Koreans in Indonesia

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Koreans in Indonesia
Total population
36,925 (2011)[1]
Regions with significant populations
Jakarta, Tangerang, Surabaya, Bandung
Jakarta 31,224[1]
East Java and Bali 2,924[1]
Central Java 905[1]
Elsewhere 1,242[1]
Languages
Korean, English
Religion
Christianity, Buddhism;[2] minority of Islam[3]
Related ethnic groups
Koreans
Koreans in Indonesia
Korean name
Hangul 재인도네시아 한인
Hanja 在인도네시아 韓人
Indonesian name
Indonesian Orang Korea di Indonesia

Koreans in Indonesia numbered 36,925 individuals as of 2011, making them the 13th-largest population of overseas Koreans, according to South Korea's Ministry of Foreign Affairs and Trade; some local population estimates put their numbers even higher, at as many as 50,000 people.[1][4]

Migration history[edit]

One of the leading figures of the Indonesian independence movement, Komarudin (Korean name: Yang Chil-seong; Hangul: 양칠성; Hanja: ) was an ethnic Korean.[5]

The Korean presence in Indonesia goes back several decades. The Jakarta International Korean School in East Jakarta opened on 1 February 1975, and as of 2007 enrolled 719 elementary school students, 357 middle school students, and 375 high school students.[6] It is thus the largest Korean day school in Southeast Asia, at more than twice the enrollment of the one in Ho Chi Minh City.[4][7] A Koreatown began to form in South Jakarta's Kebayoran Baru subdistrict as early as 1982, when Kim Woo-jae opened a shop selling kimchi and doenjang.[8] Between 2009 and 2011, their population grew by 14%. Nearly all (35,549, or 98%) are staying on ordinary residence visas; there are only 279 people with student visas, 211 with permanent residence, and 256 who have become Indonesian citizens. The sex ratio of the community is quite unbalanced, with 1.4 men for every woman, similar to the pattern seen in most Southeast Asian countries besides Malaysia and Singapore.[1]

Distribution[edit]

Aside from the Koreatown in Kebayoran Baru, several thousand Koreans also live in the vicinity of Tangerang, 20km west of Jakarta; a large number of Korean businesses are concentrated in the Lippo Karawaci development, where 80% of all shops are Korean-owned.[9] In the Jakarta area, residential distribution of Koreans is often based on profession; for example, those near Tangerang are involved in shoe manufacturing, while those in Bekasi work in the electronics industry. Bogor and Cibubur also have large concentrations of Koreans.[4] Farther away from Jakarta, Korean nationals are also served by two other weekend schools, the Surabaya Hangul School (founded 1 January 1989, enrolling 42 students at the kindergarten and elementary levels), and the Bandung Hangul School (founded 1 March 1992, enrolling 66 students at the kindergarten through middle school levels).[10][11] Semarang is another area mentioned as having a large number of Koreans, though they lack any Korean-language educational facilities there. Bali, a popular destination for Korean tourists, has also begun to attracting some scattered Korean entrepreneurs.[4]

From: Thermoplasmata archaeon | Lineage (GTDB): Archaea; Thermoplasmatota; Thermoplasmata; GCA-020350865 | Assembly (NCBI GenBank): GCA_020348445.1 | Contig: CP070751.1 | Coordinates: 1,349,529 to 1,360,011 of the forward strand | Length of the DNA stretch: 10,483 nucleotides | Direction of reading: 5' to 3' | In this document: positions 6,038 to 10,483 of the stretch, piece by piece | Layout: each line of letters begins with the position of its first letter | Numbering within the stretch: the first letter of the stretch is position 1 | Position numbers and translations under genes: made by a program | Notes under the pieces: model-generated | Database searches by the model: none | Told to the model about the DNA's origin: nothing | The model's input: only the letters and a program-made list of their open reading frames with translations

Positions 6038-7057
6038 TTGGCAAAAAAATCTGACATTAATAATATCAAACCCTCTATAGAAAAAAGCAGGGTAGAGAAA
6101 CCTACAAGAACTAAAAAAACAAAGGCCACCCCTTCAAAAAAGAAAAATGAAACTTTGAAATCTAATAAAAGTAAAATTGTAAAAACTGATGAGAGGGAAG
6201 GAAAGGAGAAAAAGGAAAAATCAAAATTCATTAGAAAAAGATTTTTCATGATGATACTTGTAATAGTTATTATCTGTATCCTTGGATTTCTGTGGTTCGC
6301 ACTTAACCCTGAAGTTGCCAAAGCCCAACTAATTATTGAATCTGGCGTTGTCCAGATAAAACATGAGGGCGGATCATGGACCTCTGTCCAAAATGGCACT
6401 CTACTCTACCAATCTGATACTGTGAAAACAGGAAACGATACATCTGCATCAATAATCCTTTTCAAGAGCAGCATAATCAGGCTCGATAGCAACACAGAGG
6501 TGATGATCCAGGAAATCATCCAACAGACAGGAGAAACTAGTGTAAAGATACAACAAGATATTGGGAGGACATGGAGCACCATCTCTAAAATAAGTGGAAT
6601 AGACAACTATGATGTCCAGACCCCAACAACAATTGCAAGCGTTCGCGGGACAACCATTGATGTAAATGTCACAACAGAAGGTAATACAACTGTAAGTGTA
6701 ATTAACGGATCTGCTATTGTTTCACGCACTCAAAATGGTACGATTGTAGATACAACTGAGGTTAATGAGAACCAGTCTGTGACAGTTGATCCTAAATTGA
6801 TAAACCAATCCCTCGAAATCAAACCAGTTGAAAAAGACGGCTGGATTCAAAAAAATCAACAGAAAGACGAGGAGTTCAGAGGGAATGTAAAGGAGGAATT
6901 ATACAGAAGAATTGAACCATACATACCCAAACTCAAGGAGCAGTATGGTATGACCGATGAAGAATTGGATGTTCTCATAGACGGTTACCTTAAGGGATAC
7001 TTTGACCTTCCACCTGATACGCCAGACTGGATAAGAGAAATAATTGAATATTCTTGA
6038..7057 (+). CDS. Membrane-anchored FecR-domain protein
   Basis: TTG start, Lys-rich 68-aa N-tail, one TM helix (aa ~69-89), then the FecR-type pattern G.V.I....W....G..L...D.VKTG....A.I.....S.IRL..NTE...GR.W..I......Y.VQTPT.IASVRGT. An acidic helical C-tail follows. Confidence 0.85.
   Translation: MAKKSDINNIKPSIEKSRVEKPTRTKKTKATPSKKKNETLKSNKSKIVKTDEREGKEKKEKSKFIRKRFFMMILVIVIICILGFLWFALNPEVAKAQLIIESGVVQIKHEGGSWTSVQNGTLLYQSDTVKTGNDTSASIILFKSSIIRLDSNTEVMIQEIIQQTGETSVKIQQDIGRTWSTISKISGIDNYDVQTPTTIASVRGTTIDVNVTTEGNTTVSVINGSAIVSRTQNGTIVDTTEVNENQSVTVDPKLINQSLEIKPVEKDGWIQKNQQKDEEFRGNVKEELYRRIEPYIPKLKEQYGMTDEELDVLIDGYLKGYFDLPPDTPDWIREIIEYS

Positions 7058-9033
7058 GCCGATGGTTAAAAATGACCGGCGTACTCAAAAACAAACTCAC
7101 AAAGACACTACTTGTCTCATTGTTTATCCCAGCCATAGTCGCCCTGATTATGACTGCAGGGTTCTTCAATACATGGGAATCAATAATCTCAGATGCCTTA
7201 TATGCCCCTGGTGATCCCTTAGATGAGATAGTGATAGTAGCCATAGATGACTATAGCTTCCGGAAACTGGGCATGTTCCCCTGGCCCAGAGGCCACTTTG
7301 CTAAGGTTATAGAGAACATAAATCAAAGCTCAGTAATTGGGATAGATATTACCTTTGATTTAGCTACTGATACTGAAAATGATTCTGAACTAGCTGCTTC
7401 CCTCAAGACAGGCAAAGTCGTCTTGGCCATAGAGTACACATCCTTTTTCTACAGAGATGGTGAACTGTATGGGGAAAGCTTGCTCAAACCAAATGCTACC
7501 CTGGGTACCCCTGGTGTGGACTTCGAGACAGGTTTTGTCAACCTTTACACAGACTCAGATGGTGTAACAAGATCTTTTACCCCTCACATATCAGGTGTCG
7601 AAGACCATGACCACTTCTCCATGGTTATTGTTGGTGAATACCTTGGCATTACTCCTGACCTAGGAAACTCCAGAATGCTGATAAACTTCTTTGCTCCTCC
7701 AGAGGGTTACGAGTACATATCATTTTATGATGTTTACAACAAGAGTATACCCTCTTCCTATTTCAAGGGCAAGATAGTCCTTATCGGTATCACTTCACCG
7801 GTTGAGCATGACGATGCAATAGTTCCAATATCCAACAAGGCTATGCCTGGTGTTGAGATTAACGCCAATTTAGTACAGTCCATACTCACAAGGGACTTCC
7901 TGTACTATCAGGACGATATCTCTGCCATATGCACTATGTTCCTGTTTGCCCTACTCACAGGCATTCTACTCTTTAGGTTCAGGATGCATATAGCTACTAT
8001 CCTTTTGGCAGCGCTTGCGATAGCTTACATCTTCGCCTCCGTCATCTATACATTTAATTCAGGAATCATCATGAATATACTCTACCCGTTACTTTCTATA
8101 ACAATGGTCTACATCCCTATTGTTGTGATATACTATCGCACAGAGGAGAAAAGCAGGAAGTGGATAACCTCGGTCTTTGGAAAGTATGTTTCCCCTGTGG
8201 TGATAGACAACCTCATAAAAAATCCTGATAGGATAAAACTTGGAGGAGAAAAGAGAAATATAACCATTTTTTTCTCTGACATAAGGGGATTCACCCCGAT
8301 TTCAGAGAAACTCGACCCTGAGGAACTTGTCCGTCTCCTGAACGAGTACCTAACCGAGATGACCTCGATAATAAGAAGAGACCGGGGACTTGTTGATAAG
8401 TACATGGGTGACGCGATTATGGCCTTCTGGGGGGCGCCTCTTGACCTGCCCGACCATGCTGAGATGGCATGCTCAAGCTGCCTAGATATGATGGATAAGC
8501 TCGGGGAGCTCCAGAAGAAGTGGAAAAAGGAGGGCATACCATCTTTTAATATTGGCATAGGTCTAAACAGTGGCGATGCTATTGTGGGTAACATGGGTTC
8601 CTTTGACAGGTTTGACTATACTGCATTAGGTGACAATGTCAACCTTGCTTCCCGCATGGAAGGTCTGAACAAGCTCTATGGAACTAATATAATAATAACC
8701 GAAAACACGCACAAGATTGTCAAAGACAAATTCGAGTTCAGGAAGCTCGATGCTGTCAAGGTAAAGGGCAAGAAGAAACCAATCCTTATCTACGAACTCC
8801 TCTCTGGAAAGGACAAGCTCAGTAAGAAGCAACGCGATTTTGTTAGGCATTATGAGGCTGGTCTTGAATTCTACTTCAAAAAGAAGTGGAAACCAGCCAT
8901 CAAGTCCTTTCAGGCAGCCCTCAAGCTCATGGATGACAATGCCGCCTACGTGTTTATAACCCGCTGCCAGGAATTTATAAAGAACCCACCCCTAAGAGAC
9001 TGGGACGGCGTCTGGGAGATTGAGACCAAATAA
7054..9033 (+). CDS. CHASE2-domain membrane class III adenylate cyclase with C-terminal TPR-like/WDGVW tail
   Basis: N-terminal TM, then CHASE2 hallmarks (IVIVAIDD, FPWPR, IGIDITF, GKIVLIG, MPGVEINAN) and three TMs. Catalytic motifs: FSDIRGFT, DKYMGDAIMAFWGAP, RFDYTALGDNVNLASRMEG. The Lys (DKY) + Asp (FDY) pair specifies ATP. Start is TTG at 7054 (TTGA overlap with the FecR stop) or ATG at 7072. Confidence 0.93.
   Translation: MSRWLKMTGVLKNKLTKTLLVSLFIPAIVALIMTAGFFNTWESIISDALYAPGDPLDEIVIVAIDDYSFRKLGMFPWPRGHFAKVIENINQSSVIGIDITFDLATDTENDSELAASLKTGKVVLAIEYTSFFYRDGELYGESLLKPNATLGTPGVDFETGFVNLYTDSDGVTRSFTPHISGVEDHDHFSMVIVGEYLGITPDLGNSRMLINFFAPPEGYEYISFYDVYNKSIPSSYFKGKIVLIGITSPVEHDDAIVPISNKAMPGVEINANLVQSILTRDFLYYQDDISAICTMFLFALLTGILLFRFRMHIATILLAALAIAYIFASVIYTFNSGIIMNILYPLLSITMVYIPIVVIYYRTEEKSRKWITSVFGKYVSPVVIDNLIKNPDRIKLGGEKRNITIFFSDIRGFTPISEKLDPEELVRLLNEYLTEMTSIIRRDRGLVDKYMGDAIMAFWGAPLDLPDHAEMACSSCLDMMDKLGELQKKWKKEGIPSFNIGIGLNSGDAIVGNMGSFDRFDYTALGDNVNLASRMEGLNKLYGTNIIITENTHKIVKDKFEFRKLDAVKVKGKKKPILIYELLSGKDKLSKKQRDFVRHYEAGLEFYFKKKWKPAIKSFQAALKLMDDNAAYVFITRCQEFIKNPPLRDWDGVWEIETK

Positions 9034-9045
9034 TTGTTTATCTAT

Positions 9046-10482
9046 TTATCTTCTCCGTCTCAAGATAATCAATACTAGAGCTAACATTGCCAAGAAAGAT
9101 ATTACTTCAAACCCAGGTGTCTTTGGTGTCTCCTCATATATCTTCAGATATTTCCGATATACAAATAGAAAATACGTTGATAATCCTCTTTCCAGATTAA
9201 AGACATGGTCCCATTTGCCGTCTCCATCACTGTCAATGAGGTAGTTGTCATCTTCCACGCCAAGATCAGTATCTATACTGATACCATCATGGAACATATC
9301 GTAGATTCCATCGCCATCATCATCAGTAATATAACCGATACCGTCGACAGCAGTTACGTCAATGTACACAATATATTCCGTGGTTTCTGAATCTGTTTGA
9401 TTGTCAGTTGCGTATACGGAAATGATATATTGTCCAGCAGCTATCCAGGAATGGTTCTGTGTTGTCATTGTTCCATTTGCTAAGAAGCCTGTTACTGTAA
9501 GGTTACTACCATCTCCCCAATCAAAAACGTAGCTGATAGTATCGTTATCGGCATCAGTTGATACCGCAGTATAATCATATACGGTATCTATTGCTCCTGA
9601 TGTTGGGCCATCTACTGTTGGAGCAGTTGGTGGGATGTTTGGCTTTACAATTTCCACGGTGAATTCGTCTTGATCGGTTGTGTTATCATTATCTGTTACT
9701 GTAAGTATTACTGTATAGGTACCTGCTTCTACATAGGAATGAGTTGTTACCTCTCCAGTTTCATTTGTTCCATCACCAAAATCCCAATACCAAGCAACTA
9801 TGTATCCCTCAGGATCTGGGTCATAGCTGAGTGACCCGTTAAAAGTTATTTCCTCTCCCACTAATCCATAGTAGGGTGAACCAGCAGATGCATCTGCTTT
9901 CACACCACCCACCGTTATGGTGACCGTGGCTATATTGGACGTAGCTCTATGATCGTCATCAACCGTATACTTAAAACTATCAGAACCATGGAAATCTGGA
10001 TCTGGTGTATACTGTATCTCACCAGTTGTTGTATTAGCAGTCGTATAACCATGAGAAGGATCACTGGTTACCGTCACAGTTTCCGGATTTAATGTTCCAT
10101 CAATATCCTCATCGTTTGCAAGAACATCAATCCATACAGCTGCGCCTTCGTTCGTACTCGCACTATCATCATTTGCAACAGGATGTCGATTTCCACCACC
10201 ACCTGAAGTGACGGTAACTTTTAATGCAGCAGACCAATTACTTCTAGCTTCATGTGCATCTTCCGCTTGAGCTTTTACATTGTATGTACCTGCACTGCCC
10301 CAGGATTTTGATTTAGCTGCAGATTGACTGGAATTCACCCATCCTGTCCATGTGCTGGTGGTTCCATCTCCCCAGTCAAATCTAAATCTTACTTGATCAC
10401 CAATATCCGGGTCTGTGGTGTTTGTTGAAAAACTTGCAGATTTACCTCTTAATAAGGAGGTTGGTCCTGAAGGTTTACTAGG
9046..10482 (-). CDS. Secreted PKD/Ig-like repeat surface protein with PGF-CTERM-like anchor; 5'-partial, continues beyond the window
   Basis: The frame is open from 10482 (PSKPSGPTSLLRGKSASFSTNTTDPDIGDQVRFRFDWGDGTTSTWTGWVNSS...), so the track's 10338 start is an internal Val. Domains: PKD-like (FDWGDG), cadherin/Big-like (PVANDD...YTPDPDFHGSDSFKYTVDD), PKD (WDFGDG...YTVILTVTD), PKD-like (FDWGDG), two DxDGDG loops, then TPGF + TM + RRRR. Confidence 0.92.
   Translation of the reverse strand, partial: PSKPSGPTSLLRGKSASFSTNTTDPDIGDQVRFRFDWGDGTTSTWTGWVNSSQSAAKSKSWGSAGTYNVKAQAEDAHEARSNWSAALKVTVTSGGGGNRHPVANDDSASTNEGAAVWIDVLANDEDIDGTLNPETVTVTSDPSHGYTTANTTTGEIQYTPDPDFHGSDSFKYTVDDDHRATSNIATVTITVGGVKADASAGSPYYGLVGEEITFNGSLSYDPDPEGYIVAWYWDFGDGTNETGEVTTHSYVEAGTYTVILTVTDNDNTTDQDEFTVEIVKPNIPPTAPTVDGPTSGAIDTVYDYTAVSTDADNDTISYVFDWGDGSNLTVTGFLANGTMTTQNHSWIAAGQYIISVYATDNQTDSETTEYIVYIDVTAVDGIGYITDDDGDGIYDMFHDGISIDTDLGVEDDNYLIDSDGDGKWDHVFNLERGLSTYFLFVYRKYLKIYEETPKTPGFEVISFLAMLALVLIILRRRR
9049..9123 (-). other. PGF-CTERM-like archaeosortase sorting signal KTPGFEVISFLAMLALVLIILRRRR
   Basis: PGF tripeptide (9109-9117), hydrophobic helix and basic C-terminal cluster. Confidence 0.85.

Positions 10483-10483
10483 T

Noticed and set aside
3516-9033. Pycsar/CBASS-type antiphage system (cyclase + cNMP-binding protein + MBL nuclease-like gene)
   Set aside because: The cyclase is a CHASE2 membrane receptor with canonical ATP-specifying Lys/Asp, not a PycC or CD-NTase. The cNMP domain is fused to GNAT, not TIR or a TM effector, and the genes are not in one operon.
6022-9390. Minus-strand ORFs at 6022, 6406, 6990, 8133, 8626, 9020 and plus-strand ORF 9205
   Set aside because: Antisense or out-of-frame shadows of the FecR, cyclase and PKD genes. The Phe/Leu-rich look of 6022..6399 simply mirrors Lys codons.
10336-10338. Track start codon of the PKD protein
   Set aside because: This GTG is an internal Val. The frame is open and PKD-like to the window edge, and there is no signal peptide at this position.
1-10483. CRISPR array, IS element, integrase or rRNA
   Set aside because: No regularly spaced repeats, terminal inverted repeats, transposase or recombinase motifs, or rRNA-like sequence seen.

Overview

Religion[edit]

The directory of the Korean Association in Indonesia listed 14 Korean churches (of various denominations including Presbyterianism) and one Buddhist temple of the Jogye Order in the Jabodetabek area.[2] Muslims form a smaller minority of the Korean community. The Indonesian branch of the Korean Muslim Federation opened in 1982; they sponsored 22 Muslims from South Korea to come to Indonesia as students in 1983 and 1984 to study in local universities and better understand Islam. According to their figures, as of 2005, there were only 50 Korean Muslims in Indonesia, including those who had converted while living there.[3][12]

See also[edit]

References[edit]

  1. ^ a b c d e f g *《재외동포 본문(지역별 상세)》, Ministry of Foreign Affairs and Trade, 2011-07-15, p. 93, retrieved 2012-02-25 
  2. ^ a b "학원, 의료, 종교 및 사회복지/Hagwons, Medical Care, Religion, and Social Welfare". 한인기업 디렉토리/Korean Business Directory. Korean Chamber of Commerce/Korean Association in Indonesia. Retrieved 2009-06-19. 
  3. ^ a b "Dynamic Korea: Muslims, a minority among minorities". The Jakarta Post. Archived from the original on 2007-04-29. Retrieved 2007-05-14. 
  4. ^ a b c d Han, Sang-jae (2006-04-19). "인도네시어의 한인들: 지구촌 리포트 (Koreans of Indonesia: Global Village Report)". Jae'oe Dongpo Sinmun. Retrieved 2007-05-14. 
  5. ^ Jung (정), Hwan-bo (환보) (2011-08-15), '인도네시아 독립영웅' 그는 조선 청년이었다, Kyunghyang Sinmun (in Korean), retrieved 2011-09-03 
  6. ^ "Overseas Korean Educational Institutions: 자카르타한국국제학교". National Institute for International Educational Development, Republic of Korea. 2007. Archived from the original on 2007-09-30. Retrieved 2007-05-14. 
  7. ^ "Overseas Korean Educational Institutions: 호치민시한국학교". National Institute for International Education Development, Republic of Korea. 2007. Archived from the original on 2007-09-30. Retrieved 2007-05-15. 
  8. ^ "More converge around 'Little Korea' in Jakarta". The Jakarta Post. Archived from the original on 2007-04-29. Retrieved 2007-05-14. 
  9. ^ Nurbianto, Bambang. "Koreans made to feel at home in their village in Karawaci". The Jakarta Post. Archived from the original on 2007-04-29. Retrieved 2007-05-14. 
  10. ^ "Overseas Korean Educational Institutions: 수라바야한글학교". National Institute for International Educational Development, Republic of Korea. 2007. Archived from the original on 2007-09-30. Retrieved 2007-05-14. 
  11. ^ "Overseas Korean Educational Institutions: 반동한글학교". National Institute for International Educational Development, Republic of Korea. 2007. Archived from the original on 2007-09-30. Retrieved 2007-05-14. 
  12. ^ "Dr Ali Ann Sun Gun: Kegiatan Dakwah di Korsel Sangat Intens" (in Indonesian). Republika Online. 

External links[edit]